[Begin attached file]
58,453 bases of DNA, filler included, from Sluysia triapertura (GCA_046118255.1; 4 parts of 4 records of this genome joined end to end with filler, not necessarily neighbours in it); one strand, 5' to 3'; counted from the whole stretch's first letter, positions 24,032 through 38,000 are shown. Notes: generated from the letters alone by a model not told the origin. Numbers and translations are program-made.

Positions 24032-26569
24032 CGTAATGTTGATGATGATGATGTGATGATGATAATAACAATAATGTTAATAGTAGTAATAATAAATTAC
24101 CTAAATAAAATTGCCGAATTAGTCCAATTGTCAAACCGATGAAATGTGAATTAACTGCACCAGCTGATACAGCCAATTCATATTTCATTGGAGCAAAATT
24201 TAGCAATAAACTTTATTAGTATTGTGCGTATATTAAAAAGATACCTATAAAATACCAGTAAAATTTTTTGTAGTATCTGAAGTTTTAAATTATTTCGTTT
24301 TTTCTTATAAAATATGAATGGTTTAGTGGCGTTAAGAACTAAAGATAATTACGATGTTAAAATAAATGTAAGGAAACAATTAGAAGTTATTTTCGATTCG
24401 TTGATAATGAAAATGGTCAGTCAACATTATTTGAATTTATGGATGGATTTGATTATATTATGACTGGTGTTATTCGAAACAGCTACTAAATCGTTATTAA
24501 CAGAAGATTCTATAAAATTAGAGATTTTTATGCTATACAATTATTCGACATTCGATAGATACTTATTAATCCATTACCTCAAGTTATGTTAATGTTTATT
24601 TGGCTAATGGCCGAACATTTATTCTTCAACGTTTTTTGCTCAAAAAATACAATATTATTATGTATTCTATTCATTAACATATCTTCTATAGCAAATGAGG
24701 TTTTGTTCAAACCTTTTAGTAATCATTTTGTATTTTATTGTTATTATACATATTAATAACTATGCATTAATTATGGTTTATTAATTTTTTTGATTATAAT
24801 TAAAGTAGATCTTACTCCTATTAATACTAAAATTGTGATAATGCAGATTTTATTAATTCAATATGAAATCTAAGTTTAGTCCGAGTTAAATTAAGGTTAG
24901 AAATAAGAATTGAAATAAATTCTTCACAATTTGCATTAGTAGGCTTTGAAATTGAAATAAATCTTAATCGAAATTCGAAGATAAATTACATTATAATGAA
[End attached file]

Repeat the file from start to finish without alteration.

58,453 bases of DNA, filler included, from Sluysia triapertura (GCA_046118255.1; 4 parts of 4 records of this genome joined end to end with filler, not necessarily neighbours in it); one strand, 5' to 3'; counted from the whole stretch's first letter, positions 24,032 through 38,000 are shown. Notes: generated from the letters alone by a model not told the origin. Numbers and translations are program-made.

Positions 24032-26569
24032 CGTAATGTTGATGATGATGATGTGATGATGATAATAACAATAATGTTAATAGTAGTAATAATAAATTAC
24101 CTAAATAAAATTGCCGAATTAGTCCAATTGTCAAACCGATGAAATGTGAATTAACTGCACCAGCTGATACAGCCAATTCATATTTCATTGGAGCAAAATT
24201 TAGCAATAAACTTTATTAGTATTGTGCGTATATTAAAAAGATACCTATAAAATACCAGTAAAATTTTTTGTAGTATCTGAAGTTTTAAATTATTTCGTTT
24301 TTTCTTATAAAATATGAATGGTTTAGTGGCGTTAAGAACTAAAGATAATTACGATGTTAAAATAAATGTAAGGAAACAATTAGAAGTTATTTTCGATTCG
24401 TTGATAATGAAAATGGTCAGTCAACATTATTTGAATTTATGGATGGATTTGATTATATTATGACTGGTGTTATTCGAAACAGCTACTAAATCGTTATTAA
24501 CAGAAGATTCTATAAAATTAGAGATTTTTATGCTATACAATTATTCGACATTCGATAGATACTTATTAATCCATTACCTCAAGTTATGTTAATGTTTATT
24601 TGGCTAATGGCCGAACATTTATTCTTCAACGTTTTTTGCTCAAAAAATACAATATTATTATGTATTCTATTCATTAACATATCTTCTATAGCAAATGAGG
24701 TTTTGTTCAAACCTTTTAGTAATCATTTTGTATTTTATTGTTATTATACATATTAATAACTATGCATTAATTATGGTTTATTAATTTTTTTGATTATAAT
24801 TAAAGTAGATCTTACTCCTATTAATACTAAAATTGTGATAATGCAGATTTTATTAATTCAATATGAAATCTAAGTTTAGTCCGAGTTAAATTAAGGTTAG
24901 AAATAAGAATTGAAATAAATTCTTCACAATTTGCATTAGTAGGCTTTGAAATTGAAATAAATCTTAATCGAAATTCGAAGATAAATTACATTATAATGAA